Celebrate Science Indiana
Professor Ehren Newman and student research assistants increased "brain awareness" at the Celebrate Science Indiana event at the Indiana State Fair.
Visitors, a majority of whom were families with school-aged children, learned about variability in brain morphology (size & shape) by examining real brains from a variety of animals in jars. Children and parents were encouraged to guess what animal they thought each brain might have come from, by way of showing how brain size varies with body size.
Newman's team taught curious visitors simple neuro-anatomy, showing the part of the brain that allows us to see versus the region that allows us to smell. All could clearly see the difference between the 'thinking-bits' (i.e., dark matter) and the 'telephone wiring bits' (i.e., white matter) that allow the thinking bits to talk.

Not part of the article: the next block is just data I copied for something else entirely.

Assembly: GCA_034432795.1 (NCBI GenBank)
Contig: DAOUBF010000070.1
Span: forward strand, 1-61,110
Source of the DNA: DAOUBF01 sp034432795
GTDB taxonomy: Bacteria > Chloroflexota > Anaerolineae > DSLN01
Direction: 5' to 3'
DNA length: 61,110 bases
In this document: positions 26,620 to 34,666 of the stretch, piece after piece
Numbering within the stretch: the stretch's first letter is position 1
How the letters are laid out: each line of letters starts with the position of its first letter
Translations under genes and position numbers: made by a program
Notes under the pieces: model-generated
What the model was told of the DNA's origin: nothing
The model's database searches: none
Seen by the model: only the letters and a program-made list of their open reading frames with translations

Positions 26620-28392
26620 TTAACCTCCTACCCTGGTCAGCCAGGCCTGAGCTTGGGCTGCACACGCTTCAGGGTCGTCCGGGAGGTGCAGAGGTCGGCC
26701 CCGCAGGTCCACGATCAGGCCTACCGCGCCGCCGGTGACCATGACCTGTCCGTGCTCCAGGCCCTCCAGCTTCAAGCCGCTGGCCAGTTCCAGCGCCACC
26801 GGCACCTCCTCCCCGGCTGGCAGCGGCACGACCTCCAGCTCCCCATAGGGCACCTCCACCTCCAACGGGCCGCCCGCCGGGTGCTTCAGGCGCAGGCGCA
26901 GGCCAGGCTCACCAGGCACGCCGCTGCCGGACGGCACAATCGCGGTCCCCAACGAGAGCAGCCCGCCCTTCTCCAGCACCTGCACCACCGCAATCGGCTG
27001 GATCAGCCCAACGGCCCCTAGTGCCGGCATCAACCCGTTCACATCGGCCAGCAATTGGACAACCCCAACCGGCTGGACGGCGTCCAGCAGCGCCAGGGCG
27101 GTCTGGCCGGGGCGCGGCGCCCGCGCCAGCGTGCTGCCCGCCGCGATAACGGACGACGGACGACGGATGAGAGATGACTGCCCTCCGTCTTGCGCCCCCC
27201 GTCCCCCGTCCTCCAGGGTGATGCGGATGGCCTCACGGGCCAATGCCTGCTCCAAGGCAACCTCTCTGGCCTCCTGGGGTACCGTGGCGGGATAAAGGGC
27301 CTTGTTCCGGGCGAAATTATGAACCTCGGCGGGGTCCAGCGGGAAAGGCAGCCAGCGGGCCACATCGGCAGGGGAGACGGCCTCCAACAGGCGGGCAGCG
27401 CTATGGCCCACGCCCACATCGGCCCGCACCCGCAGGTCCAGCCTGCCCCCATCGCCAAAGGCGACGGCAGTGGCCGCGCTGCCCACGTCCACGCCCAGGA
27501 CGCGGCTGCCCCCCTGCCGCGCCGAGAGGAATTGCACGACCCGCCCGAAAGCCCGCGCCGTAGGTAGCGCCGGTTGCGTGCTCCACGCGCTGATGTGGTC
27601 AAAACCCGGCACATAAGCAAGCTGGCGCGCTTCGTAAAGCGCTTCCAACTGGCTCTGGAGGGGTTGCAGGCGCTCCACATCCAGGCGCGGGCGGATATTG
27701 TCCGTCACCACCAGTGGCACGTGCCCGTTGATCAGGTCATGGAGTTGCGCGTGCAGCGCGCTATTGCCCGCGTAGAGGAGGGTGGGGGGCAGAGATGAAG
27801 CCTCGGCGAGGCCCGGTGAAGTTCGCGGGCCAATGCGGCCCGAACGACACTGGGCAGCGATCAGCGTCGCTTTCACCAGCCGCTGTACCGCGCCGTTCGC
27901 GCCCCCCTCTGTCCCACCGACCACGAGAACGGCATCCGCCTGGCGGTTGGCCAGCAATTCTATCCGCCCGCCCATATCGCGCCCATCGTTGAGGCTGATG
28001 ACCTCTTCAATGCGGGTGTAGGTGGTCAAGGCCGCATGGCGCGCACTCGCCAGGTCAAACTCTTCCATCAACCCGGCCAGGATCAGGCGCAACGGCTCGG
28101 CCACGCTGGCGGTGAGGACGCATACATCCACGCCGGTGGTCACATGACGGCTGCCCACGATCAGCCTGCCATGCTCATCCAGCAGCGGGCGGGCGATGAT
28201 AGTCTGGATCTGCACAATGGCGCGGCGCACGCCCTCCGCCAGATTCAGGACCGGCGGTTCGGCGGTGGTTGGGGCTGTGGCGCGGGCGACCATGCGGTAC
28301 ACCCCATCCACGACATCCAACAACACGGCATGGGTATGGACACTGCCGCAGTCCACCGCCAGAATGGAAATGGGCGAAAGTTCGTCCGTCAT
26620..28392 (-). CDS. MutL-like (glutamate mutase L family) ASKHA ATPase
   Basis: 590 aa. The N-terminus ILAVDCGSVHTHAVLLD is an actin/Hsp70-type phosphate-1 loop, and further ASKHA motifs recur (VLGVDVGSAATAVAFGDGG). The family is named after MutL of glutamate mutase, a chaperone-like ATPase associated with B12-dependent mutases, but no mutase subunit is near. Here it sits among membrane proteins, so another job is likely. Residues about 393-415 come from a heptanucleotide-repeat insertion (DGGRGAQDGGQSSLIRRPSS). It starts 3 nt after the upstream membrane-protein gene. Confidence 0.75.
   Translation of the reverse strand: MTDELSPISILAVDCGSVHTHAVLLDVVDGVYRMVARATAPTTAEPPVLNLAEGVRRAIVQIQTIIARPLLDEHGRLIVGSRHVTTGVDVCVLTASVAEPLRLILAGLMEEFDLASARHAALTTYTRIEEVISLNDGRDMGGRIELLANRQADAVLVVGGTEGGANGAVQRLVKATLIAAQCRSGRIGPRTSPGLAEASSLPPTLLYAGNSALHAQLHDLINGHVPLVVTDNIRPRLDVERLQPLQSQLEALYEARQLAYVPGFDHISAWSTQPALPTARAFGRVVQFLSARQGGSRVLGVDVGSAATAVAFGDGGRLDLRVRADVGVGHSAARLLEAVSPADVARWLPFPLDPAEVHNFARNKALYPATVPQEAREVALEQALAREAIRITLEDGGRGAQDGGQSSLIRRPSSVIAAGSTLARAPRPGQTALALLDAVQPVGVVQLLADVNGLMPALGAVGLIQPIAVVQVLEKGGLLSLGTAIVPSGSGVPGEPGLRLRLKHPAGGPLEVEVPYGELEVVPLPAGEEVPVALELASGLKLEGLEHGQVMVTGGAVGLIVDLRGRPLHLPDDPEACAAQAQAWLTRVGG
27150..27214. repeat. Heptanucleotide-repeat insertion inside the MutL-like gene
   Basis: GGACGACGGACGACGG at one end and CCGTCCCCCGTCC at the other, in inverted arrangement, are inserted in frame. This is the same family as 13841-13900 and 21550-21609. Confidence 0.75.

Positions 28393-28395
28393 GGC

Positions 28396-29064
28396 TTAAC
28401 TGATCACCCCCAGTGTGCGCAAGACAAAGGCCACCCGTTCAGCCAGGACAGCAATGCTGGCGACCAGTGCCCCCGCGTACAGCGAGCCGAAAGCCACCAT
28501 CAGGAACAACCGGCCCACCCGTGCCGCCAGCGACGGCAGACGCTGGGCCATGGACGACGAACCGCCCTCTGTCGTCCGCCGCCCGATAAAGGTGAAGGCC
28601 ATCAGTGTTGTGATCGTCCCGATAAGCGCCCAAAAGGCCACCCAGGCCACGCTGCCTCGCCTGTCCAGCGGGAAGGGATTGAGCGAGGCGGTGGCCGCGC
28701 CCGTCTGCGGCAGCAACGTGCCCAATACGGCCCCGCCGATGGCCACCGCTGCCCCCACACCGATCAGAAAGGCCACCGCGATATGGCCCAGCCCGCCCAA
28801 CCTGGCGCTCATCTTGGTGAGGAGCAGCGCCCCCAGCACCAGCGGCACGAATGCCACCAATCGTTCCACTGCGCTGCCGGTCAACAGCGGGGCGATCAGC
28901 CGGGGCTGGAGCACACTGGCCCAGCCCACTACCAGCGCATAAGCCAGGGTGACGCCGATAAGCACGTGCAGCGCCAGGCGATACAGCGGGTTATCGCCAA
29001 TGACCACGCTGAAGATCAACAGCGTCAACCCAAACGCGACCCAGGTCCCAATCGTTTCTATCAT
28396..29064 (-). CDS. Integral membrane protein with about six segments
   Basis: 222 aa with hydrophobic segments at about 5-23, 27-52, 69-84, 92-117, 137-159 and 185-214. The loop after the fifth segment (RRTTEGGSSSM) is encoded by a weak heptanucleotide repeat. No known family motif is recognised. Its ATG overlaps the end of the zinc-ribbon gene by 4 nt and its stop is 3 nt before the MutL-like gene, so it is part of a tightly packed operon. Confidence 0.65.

PBS scientists demonstrated a brain-computer-interface on site. Such interfaces are possible because our brains use electricity of sorts to think. Discussion about possible future neurotechnology were stimulated by asking visitors, "What would you do if you could control anything by just thinking about it?"